CHARLESTON, W.Va. (AP) — Freedom Industries wants to wrap up its bankruptcy case by paying a variety of groups $6.7 million, including $2.7 million for victims of the company's January 2014 chemical spill that sullied the water supply across nine counties.
The company offered its liquidation proposal in a Charleston federal bankruptcy court filing Thursday. Freedom also urged quick action to hold a vote of claimants and a hearing on the plan by mid-June.
Freedom's January 2014 spill spurred a ban on tap water for 300,000 people for days. Businesses that couldn't operate without water, including restaurants, and individuals are among those seeking payouts from Freedom.
Of the $2.7 million for spill victims, $500,000 would be earmarked for people with claims of $3,000 or less.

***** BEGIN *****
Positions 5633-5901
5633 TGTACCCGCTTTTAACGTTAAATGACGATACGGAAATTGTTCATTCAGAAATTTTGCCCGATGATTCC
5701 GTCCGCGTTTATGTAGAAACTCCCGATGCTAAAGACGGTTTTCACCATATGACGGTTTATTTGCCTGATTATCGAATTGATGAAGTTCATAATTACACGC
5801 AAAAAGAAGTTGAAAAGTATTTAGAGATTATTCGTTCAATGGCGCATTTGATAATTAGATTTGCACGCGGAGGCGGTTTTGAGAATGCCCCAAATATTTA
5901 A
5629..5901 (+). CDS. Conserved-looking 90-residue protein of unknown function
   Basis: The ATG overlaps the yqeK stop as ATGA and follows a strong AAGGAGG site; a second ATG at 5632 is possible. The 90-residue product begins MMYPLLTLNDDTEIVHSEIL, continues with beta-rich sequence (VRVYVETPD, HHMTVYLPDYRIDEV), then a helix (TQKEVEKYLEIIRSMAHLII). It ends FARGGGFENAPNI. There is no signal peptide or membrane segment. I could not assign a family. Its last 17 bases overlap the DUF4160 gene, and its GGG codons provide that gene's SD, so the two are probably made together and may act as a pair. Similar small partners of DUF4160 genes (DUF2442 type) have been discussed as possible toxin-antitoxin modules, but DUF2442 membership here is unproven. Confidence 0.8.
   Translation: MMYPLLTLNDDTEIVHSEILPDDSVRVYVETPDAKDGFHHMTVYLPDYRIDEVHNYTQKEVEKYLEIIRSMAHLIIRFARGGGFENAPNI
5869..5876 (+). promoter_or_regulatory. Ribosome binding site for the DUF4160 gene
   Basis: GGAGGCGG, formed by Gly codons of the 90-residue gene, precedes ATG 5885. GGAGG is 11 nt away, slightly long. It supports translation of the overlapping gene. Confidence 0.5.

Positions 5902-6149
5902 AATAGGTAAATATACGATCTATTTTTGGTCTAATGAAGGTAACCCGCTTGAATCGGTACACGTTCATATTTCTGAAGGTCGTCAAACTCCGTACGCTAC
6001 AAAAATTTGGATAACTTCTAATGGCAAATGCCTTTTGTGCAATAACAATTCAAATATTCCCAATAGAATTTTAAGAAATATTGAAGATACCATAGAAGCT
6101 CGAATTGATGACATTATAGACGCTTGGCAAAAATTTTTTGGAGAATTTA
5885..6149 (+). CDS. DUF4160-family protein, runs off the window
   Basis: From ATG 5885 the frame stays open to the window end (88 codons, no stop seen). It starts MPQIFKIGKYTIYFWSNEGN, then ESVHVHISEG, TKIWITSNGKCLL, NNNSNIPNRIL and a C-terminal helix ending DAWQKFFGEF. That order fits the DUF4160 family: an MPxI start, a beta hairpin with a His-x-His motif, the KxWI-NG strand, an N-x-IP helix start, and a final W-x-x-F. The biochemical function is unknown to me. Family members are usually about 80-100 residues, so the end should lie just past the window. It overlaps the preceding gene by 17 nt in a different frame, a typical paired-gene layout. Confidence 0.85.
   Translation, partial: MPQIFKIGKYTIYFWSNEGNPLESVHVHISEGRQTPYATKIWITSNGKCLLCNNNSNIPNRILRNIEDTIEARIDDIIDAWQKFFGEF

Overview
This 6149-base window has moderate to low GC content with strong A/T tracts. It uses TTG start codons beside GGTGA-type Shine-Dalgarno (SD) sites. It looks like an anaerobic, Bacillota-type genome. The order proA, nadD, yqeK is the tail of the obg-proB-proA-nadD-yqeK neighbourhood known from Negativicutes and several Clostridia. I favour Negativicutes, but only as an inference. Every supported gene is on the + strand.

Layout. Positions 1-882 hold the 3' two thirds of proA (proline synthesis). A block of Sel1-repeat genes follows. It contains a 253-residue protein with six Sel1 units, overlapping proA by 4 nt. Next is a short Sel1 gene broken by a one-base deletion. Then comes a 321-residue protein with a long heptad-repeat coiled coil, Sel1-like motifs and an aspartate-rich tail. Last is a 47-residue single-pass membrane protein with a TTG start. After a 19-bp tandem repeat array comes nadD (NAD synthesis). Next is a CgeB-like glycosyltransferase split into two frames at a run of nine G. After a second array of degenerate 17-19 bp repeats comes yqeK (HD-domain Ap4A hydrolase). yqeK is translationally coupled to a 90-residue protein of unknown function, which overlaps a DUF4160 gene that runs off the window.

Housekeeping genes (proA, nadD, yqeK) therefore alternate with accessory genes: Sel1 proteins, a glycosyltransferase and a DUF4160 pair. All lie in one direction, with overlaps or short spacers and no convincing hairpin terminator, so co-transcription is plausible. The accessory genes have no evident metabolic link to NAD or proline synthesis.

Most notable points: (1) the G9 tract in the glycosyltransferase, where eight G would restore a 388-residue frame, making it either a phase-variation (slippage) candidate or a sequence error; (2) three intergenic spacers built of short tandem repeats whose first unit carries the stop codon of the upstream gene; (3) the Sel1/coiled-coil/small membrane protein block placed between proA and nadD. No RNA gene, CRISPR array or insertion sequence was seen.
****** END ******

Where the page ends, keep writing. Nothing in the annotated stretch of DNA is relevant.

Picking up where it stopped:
Freedom intends to pay $2.2 million to professionals hired for the bankruptcy case. However, U.S. Bankruptcy Judge Ronald Pearson previously has been skeptical of the fees sought by lawyers, consultants and other professionals in the case.
Other creditors would get $500,000, an additional $500,000 would pay taxes to the IRS, and $150,000 would go to state regulators as they work to finish cleanup at the Charleston site of the spill.
The bulk of the money would come from a $3.2 million insurance settlement and a $3.1 million contribution by former Freedom officials.
Of the $3.1 million, former Freedom President Gary Southern would kick in $300,000.
About $2.8 million would come from an account with Freedom's parent company that was set up when it bought Freedom just before last year's spill.
Southern and former Freedom official Dennis Farrell have pleaded not guilty to federal pollution charges in thespill. Southern also pleaded not guilty to bankruptcy fraud charges, which say he tried to shield his personal wealth from lawsuits in the spill's aftermath.
Four other former Freedom officials and the company itself have pleaded guilty to pollution charges.
The Charleston Gazette first reported the bankruptcy proposal.